You can set environment variables for containers running in a pod and in addition, Kubernetes exposes certain runtime infos via environment variables automatically.

Let’s launch a pod that we pass an environment variable SIMPLE_SERVICE_VERSION with the value 1.0:

$ kubectl create -f https://raw.githubusercontent.com/mhausenblas/kbe/master/specs/envs/pod.yaml

$ kubectl describe pod envs | grep IP:
IP:                     172.17.0.3

Now, let’s verify from within the cluster if the application running in the pod has picked up the environment variable SIMPLE_SERVICE_VERSION:

[cluster] $ curl 172.17.0.3:9876/info
{"host": "172.17.0.3:9876", "version": "1.0", "from": "172.17.0.1"}

And indeed it has picked up the user-provided environment variable (the default, response would be "version": "0.5.0").

You can check what environment variables Kubernetes itself provides automatically (from within the cluster, using a dedicated endpoint that the app exposes):

[cluster] $ curl 172.17.0.3:9876/env
{"version": "1.0", "env": "{'HOSTNAME': 'envs', 'DOCKER_REGISTRY_SERVICE_PORT': '5000', 'KUBERNETES_PORT_443_TCP_ADDR': '172.30.0.1', 'ROUTER_PORT_80_TCP_PROTO': 'tcp', 'KUBERNETES_PORT_53_UDP_PROTO': 'udp', 'ROUTER_SERVICE_HOST': '172.30.246.127', 'ROUTER_PORT_1936_TCP_PROTO': 'tcp', 'KUBERNETES_SERVICE_PORT_DNS': '53', 'DOCKER_REGISTRY_PORT_5000_TCP_PORT': '5000', 'PATH': '/usr/local/bin:/usr/local/sbin:/usr/local/bin:/usr/sbin:/usr/bin:/sbin:/bin', 'ROUTER_SERVICE_PORT_443_TCP': '443', 'KUBERNETES_PORT_53_TCP': 'tcp://172.30.0.1:53', 'KUBERNETES_SERVICE_PORT': '443', 'ROUTER_PORT_80_TCP_ADDR': '172.30.246.127', 'LANG': 'C.UTF-8', 'KUBERNETES_PORT_53_TCP_ADDR': '172.30.0.1', 'PYTHON_VERSION': '2.7.13', 'KUBERNETES_SERVICE_HOST': '172.30.0.1', 'PYTHON_PIP_VERSION': '9.0.1', 'DOCKER_REGISTRY_PORT_5000_TCP_PROTO': 'tcp', 'REFRESHED_AT': '2017-04-24T13:50', 'ROUTER_PORT_1936_TCP': 'tcp://172.30.246.127:1936', 'KUBERNETES_PORT_53_TCP_PROTO': 'tcp', 'KUBERNETES_PORT_53_TCP_PORT': '53', 'HOME': '/root', 'DOCKER_REGISTRY_SERVICE_HOST': '172.30.1.1', 'GPG_KEY': 'C01E1CAD5EA2C4F0B8E3571504C367C218ADD4FF', 'ROUTER_SERVICE_PORT_80_TCP': '80', 'ROUTER_PORT_443_TCP_ADDR': '172.30.246.127', 'ROUTER_PORT_1936_TCP_ADDR': '172.30.246.127', 'ROUTER_SERVICE_PORT': '80', 'ROUTER_PORT_443_TCP_PORT': '443', 'KUBERNETES_SERVICE_PORT_DNS_TCP': '53', 'KUBERNETES_PORT_53_UDP_ADDR': '172.30.0.1', 'KUBERNETES_PORT_53_UDP': 'udp://172.30.0.1:53', 'KUBERNETES_PORT': 'tcp://172.30.0.1:443', 'ROUTER_PORT_1936_TCP_PORT': '1936', 'ROUTER_PORT_80_TCP': 'tcp://172.30.246.127:80', 'KUBERNETES_SERVICE_PORT_HTTPS': '443', 'KUBERNETES_PORT_53_UDP_PORT': '53', 'ROUTER_PORT_80_TCP_PORT': '80', 'ROUTER_PORT': 'tcp://172.30.246.127:80', 'ROUTER_PORT_443_TCP': 'tcp://172.30.246.127:443', 'SIMPLE_SERVICE_VERSION': '1.0', 'ROUTER_PORT_443_TCP_PROTO': 'tcp', 'KUBERNETES_PORT_443_TCP': 'tcp://172.30.0.1:443', 'DOCKER_REGISTRY_PORT_5000_TCP': 'tcp://172.30.1.1:5000', 'DOCKER_REGISTRY_PORT': 'tcp://172.30.1.1:5000', 'KUBERNETES_PORT_443_TCP_PORT': '443', 'ROUTER_SERVICE_PORT_1936_TCP': '1936', 'DOCKER_REGISTRY_PORT_5000_TCP_ADDR': '172.30.1.1', 'DOCKER_REGISTRY_SERVICE_PORT_5000_TCP': '5000', 'KUBERNETES_PORT_443_TCP_PROTO': 'tcp'}"}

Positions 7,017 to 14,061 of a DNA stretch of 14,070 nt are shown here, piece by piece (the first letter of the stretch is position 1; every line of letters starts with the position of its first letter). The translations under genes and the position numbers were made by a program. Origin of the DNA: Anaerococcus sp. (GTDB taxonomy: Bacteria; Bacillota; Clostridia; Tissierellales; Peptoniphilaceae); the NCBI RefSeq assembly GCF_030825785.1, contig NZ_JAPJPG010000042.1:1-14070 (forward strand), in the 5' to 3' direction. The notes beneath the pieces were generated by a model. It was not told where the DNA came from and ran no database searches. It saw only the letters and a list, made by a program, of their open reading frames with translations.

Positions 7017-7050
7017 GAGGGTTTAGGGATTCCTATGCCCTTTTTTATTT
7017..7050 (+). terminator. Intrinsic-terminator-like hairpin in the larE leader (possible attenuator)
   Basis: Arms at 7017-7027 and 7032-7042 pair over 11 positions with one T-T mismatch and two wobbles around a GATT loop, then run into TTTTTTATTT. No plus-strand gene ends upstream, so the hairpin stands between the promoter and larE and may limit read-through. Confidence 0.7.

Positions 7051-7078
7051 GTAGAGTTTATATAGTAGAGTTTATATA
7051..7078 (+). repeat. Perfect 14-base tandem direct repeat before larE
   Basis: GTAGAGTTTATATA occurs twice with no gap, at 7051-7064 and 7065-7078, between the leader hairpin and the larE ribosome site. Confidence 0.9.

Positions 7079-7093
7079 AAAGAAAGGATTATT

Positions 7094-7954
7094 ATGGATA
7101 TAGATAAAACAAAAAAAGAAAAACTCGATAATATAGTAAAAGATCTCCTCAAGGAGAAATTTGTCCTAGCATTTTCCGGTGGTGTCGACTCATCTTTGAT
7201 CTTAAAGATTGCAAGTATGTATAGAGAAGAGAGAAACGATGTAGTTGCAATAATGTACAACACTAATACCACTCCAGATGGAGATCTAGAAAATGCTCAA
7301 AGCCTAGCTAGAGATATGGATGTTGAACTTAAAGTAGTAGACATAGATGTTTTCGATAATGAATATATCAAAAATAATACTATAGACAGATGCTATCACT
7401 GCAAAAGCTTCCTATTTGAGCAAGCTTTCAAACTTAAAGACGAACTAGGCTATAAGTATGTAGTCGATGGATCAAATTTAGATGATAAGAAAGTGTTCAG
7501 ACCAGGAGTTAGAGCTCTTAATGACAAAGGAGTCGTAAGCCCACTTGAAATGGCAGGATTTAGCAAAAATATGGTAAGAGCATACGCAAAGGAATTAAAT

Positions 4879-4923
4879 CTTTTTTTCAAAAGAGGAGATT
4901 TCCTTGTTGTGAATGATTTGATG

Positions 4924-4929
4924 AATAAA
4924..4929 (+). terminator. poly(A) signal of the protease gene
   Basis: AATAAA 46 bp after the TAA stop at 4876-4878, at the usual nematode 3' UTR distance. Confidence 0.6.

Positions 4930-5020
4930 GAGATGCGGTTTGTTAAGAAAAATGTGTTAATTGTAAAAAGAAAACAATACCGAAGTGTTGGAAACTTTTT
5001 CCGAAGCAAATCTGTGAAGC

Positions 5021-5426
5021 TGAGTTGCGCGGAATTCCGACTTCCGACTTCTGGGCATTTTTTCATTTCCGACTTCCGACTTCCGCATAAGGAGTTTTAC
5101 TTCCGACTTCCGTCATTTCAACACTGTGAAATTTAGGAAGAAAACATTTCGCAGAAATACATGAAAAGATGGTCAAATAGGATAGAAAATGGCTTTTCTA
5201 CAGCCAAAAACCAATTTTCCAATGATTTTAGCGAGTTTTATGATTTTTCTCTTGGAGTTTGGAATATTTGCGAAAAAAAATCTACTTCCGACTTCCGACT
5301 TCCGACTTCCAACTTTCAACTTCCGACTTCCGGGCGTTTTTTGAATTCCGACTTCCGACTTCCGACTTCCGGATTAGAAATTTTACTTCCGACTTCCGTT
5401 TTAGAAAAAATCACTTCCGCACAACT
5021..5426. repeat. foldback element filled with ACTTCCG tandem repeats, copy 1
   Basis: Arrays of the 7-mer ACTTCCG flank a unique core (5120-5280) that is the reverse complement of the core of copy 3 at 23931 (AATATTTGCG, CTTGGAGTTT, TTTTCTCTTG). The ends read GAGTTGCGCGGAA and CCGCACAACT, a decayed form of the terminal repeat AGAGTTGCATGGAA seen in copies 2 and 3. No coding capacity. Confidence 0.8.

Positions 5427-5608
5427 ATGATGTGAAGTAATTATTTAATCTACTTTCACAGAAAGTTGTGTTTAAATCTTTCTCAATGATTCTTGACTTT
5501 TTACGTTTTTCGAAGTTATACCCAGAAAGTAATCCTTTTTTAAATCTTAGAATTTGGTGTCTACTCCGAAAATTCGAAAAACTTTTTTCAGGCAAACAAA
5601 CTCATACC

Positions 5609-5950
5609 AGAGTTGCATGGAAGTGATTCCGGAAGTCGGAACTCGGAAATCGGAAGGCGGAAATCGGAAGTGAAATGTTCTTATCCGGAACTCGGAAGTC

Alternatively, you can also use kubectl exec to connect to the container and list the environment variables directly, there:

$ kubectl exec envs -- printenv
PATH=/usr/local/bin:/usr/local/sbin:/usr/local/bin:/usr/sbin:/usr/bin:/sbin:/bin
HOSTNAME=envs
SIMPLE_SERVICE_VERSION=1.0
KUBERNETES_PORT_53_UDP_ADDR=172.30.0.1
KUBERNETES_PORT_53_TCP_PORT=53
ROUTER_PORT_443_TCP_PROTO=tcp
DOCKER_REGISTRY_PORT_5000_TCP_ADDR=172.30.1.1
KUBERNETES_SERVICE_PORT_DNS_TCP=53
ROUTER_PORT=tcp://172.30.246.127:80
...

In addition to the above provided environment variables, you can expose more using the downward API.

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